The readings on which these sermons are based can be found at:
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s045g05 Lockleys 19/6/05 Sunday 12

"fear him who can destroy both soul and body in hell". Matthew 10.28

By now we can start to see who and what is soul destroying and who and what is affirming in our lives. Some of these things emanate from within ourselves -- that endlessly criticising voice -- and some of these things emanate from outside ourselves -- those who would put us down and those teachings that marginalize or alienate "our sort".

Similarly we are bidden to look to what is affirming in our lives, the words of the gospel for us and for all. I imagine the look of love on the face of Jesus as he addresses the disciples: "O ye of little faith". I imagine the affirmation of those words, so often used towards others: "Your faith has made you well". And, of course, those golden beatitudes -- beginning with: "Blessed are you poor".

But if we actually want to live different lives, we may well have to do something more than fear these things. We might do well to seek to remove ourselves from that influence also.

But some things are not so simple. Many of us here at St Richard's have thoroughly enjoyed and benefited from the Alpha course run before I came. It was an excellent exercise to get together and to enjoy one another's company and share the faith. Unfortunately it isn't an exercise where we can share OUR faith. The Alpha course has strict guidelines as to what is taught. The Rev'd Sandy Millar, former Vicar of Holy Trinity Brompton, and founder of the Alpha course is to be / has been ordained a Bishop in Uganda and to become a flying bishop in England, to those who conscientiously object to women clergy and a more liberal approach towards gay people. Neither of these things were ever mentioned in the Alpha Courses, and one has to question why, when they are clearly so important to the founder?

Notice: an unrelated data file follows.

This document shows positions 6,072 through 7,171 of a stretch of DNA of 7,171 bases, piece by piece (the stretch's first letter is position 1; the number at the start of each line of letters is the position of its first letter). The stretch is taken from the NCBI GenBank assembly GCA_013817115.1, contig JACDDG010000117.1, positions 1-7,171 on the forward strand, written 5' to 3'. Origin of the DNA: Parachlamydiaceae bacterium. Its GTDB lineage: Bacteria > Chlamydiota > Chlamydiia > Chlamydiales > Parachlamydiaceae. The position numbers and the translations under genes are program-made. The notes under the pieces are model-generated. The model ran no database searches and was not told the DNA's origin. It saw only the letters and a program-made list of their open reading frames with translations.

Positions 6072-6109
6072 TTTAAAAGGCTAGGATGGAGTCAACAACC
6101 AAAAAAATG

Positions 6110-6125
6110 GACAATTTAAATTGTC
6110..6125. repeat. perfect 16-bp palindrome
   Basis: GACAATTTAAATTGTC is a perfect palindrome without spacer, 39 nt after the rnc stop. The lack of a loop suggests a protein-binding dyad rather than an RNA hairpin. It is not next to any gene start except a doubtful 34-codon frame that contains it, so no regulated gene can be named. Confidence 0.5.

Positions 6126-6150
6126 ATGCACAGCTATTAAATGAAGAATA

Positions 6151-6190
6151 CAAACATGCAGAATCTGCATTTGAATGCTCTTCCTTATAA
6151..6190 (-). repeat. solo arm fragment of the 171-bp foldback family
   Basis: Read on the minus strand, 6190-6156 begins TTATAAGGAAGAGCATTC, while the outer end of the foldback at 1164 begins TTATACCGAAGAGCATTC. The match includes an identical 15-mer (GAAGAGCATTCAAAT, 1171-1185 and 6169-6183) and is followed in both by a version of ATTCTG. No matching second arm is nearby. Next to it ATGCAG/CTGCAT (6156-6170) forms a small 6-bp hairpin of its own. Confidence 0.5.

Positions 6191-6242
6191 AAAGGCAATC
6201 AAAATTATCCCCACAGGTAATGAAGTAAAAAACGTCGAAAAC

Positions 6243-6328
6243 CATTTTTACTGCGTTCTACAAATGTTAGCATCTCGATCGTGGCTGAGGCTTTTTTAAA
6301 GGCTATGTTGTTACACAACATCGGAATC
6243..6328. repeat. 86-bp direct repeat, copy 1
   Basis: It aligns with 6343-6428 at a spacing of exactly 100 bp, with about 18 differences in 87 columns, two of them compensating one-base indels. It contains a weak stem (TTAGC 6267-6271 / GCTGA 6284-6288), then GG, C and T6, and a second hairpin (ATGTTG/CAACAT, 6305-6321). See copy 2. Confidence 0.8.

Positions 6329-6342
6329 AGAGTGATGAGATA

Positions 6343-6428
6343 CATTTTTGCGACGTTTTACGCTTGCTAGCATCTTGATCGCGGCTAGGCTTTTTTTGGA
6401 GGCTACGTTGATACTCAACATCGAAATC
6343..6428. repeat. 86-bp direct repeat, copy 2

I wonder if people haven't been allowed to consider for themselves these issues, can the founder claim that all those who have found "Alpha" a real help in their lives, actually concur with him on these issues. I think not.

So before we start on some course of education, it is perhaps an idea to consider how such courses treat others first, lest the real benefits we receive do not subtly mask the exclusion of others.

It seems to me that Jesus' ministry was not a re-examination of the principles of Judaism, a sort of adult re-education course for those with the time and the inclination. Jesus' ministry was to mix with all people and to treat all people well. The opposition to this missionary strategy was not slow in coming, by the very upright, learned, devout and orthodox. When Jesus delivered his very first recorded sermon in his hometown of Nazareth, those who could name his parents and family were so outraged at this teaching that they tried to kill him themselves. (Luke 4.28-29)

Blessed are we poor, for we know the grace of God in our lives in a way that will ever elude those who are upright, learned, devout and orthodox. We can live lives of acceptance and peace, rather than worrying about orthodoxy, or whether the Lord will condemn us for not converting the world, or enough of the world, to our perception of the faith.

I was interested to read in the latest issue of Eureka Street an obituary for Tom Butler (1915-2005) lawyer and editor of the Catholic Worker newspaper. (June 2005 p 30) It said: "Central to his beliefs was the conviction about the crucial role of lay people, inspired by the Gospel vision, vigorously to pursue social equity and justice, especially for the working classes and disadvantaged people, as well as to promote human rights and world peace. .. For him, religion was not a private matter but a summons to contribute constructively to public affairs. Crucially, however, this activity was not to be taken under the direction of the church or clergy, but undertaken on the free initiative and independent judgement of lay people themselves."